A Dominican national wanted for murder charges was removed Tuesday by U.S. Immigration and Customs Enforcement’s (ICE) Enforcement and Removal Operations (ERO) officers.
Martires Molvan-Figeureo, 54, was escorted by ERO officers via an ICE Air Ops charter flight to Louisiana, where he then boarded a flight to the Dominican Republic, where he was turned over to local authorities.
He entered the United States legally, but failed to depart the U.S. as required.
Later the same month, Interpol issued a Red Notice for Molvan based on an arrest warrant issued on Oct. 16, 2013, by the Tribunal de Ejecucion de La Pena Court, San Pedro de Macoris, Dominican Republic, charging Molvan with murder.
“We will not allow violent criminals to seek refuge from justice within our borders. Molvan’s removal reflects ERO’s commitment to public safety in the United States and also abroad,” said Thomas R. Decker, field office director for ERO New York.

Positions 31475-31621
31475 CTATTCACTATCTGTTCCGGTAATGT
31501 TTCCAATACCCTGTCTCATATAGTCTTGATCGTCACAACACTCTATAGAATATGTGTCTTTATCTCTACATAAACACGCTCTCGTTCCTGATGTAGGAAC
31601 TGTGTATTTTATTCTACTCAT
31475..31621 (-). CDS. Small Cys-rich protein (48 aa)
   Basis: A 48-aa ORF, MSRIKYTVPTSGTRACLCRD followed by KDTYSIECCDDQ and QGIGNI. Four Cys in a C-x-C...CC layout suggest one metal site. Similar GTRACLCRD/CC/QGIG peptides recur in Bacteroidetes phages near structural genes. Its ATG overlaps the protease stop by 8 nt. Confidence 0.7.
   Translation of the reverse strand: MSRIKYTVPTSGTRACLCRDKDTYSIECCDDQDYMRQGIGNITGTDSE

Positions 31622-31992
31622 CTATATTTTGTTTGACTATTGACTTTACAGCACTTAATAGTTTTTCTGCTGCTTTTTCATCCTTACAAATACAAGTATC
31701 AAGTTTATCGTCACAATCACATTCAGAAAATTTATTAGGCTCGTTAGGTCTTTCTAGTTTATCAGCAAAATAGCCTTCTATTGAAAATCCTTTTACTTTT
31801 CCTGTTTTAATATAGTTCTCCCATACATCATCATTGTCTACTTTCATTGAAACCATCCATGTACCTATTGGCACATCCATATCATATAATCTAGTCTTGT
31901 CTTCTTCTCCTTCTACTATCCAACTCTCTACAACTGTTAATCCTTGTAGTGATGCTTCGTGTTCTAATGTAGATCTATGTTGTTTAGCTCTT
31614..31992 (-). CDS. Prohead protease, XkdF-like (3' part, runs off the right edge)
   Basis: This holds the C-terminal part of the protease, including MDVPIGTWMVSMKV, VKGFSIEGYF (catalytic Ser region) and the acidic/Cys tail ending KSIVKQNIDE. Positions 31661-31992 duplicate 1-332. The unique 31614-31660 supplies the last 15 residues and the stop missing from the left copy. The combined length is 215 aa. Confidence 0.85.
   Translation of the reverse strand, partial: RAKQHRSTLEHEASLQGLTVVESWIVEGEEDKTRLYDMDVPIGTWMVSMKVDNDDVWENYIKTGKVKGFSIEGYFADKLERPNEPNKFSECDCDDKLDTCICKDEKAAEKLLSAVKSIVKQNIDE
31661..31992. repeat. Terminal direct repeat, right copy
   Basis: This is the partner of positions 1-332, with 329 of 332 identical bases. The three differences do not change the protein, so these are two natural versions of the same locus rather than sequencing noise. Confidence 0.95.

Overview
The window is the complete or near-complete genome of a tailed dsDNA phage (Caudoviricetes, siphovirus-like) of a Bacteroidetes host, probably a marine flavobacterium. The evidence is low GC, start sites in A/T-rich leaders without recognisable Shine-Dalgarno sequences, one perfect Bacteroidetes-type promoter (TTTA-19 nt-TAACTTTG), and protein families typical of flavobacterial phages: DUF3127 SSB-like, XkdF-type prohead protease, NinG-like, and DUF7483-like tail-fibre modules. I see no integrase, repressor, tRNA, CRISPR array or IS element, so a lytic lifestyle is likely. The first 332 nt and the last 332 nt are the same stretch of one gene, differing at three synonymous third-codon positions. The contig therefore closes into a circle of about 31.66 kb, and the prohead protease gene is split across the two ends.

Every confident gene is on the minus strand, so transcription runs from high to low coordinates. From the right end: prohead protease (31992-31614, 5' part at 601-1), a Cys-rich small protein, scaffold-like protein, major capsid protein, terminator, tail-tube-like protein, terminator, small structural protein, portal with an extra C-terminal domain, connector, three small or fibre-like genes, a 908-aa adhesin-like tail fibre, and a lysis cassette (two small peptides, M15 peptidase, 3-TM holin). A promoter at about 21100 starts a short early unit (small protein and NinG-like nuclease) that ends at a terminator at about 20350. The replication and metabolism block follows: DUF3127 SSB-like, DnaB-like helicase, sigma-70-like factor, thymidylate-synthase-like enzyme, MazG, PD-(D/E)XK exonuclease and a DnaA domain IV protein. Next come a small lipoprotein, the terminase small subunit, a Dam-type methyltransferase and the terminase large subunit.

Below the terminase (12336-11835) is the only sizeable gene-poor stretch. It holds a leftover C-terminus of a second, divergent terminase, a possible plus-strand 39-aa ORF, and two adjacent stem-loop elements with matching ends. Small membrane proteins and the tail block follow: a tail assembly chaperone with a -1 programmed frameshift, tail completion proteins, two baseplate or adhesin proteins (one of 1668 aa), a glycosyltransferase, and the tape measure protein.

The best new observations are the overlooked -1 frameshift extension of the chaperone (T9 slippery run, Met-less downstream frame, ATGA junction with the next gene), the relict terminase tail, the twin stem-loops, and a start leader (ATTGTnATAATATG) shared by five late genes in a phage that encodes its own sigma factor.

“Not only will we continue to seek out dangerous criminals who pose a threat to our communities, but they will be removed. It is our resolve to ensure that our cities are made safer while these lawbreakers face consequences in their home countries.”
In 2012, while an active member of the Dominican National Police, Molvan shot and killed a man who was allegedly resisting arrest.
He had been found guilty in the District Court of the Judicial Department of San Pedro de Macorìs. Molvan was sentenced to 20 years imprisonment prior to fleeing to the United States.
In Jan. 2016, ICE Assistant Attaché for Removals, Santo Domingo, Dominican Republic notified ERO New York that Molvan is the subject of an Interpol Red Notice and is residing in the New York area. On Jan. 11, 2016, ERO New York arrested Molvan on immigration violations.
Early Dec. 2016, an immigration judge in New York ordered Molvan removed from the United States to the Dominican Republic, paving the way for his repatriation.
In fiscal year 2016, ICE conducted 240,255 removals nationwide. Ninety-two percent of individuals removed from the interior of the United States had previously been convicted of a criminal offense.